I understand the Scriptural basis for tithing and giving monetarily to church and charitable causes. I know, clearly, the story of the widow who gave her precious coin to the Temple.
But the truth is that, today, living with a chronic illness can be very, very expensive, unpredictably so, and many people who are in the trenches, battling pain and symptoms and medical bills, barely have enough money to stay afloat. Some, despite their disabilities, struggle to support families or elderly parents. For many, each day is a battle against bills and basics.
Does it make them un-Christian if these courageous patients decline to tithe a full ten-percent, or at all? Does it mark them as unworthy, or at a lesser tier than others who feel they are “making sacrifices” to keep up with their regular giving?
Although some might say, “You can always find a way,” I’d like to contribute to the conversation by saying, “there are some who simply cannot.” And these people are no less Christian, no less workers in the vineyard than those who shower dollar after dollar upon their faith communities. The “least” among a church community has something to give, even if it does not equate financially.
Consider, for example, that for some people who are monetarily unable to tithe, their “widow’s mite” might be serving at church as a greeter, prayer warrior, lector, or in another capacity. Energy and time are precious commodities to people living with chronic illness and pain – believe me, these things are valuable and worthy of appreciation.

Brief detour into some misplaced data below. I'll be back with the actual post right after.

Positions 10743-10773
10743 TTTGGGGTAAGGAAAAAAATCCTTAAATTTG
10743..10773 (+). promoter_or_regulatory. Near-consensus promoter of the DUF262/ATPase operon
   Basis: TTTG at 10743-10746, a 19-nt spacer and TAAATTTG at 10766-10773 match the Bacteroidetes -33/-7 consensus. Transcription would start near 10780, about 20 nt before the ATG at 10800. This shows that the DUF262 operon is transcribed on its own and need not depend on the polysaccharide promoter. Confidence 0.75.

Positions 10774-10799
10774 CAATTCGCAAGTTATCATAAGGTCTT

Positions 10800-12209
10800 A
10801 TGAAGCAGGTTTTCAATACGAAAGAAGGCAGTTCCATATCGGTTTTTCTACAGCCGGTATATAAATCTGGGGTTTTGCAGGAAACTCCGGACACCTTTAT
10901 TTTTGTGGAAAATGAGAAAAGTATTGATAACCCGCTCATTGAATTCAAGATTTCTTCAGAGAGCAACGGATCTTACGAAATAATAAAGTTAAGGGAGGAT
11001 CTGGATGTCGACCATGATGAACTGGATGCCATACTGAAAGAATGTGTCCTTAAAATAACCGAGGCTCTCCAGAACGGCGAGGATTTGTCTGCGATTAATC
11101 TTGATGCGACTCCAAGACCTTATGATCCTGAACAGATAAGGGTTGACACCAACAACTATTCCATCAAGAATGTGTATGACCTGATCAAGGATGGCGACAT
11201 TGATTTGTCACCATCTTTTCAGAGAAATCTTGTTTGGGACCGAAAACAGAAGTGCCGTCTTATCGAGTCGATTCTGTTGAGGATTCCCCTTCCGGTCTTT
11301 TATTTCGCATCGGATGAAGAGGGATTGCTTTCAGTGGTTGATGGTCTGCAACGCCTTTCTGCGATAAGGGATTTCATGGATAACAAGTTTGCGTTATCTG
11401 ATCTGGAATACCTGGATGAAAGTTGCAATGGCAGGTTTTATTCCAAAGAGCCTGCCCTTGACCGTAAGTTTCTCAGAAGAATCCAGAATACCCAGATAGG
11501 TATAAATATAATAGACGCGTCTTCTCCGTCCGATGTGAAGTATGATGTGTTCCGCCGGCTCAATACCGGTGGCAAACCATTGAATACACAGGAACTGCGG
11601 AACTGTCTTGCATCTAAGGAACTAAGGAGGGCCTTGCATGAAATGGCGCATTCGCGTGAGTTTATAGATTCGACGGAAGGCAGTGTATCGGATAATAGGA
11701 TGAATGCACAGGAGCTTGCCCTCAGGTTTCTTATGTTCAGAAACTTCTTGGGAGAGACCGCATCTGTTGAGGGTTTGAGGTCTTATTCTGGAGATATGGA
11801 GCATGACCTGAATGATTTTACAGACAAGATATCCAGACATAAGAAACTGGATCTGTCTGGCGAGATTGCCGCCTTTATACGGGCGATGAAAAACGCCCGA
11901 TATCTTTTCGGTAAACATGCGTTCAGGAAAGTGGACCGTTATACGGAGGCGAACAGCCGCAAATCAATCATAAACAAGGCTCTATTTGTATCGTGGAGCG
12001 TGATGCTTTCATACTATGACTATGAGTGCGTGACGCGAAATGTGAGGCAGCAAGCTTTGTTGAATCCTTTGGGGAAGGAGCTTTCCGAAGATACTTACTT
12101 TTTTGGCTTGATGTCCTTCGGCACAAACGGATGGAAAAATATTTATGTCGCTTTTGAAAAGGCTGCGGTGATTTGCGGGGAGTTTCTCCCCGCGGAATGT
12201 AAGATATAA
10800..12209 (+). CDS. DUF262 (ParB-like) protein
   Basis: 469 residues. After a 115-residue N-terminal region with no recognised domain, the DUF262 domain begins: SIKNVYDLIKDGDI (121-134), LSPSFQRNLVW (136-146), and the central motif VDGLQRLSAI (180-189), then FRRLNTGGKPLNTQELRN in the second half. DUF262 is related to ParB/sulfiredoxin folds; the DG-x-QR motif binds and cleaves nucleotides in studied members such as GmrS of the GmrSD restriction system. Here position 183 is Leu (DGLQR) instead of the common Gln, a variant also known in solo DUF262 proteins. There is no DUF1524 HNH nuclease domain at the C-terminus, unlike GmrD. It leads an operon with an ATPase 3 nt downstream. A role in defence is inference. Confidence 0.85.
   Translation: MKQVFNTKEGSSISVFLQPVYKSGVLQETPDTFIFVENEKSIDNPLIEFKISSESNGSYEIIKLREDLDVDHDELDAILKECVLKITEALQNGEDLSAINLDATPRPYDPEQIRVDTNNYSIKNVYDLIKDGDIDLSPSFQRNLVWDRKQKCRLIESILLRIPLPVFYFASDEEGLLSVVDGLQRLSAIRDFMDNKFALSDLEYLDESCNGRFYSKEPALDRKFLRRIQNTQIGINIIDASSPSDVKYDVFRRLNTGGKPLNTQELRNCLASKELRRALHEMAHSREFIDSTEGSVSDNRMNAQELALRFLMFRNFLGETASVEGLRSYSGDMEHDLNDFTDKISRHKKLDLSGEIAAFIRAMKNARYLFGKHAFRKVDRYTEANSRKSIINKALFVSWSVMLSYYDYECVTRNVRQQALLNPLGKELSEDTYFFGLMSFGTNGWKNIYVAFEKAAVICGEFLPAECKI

People who live with chronic illness can use the Internet to connect with others who might be housebound (and who better to understand a patient than another patient?) They can provide guidance to others who are just beginning an illness journey, or who are caring for someone who is.
Those who cannot give money can give of their love and support.
Those who are poor teach others who are not how to truly and fully care.
Along with the instructions to live as brothers and sisters, sharing what we have, is the Scriptural instruction about gifts. Each person within the community of Christ has individual gifts and talents, to be used for the greater glory of God.
So many gifts do not have a price tag, but they are strong contributions, nonetheless, and we are all more fortune-ate because of them.
Joy and peace,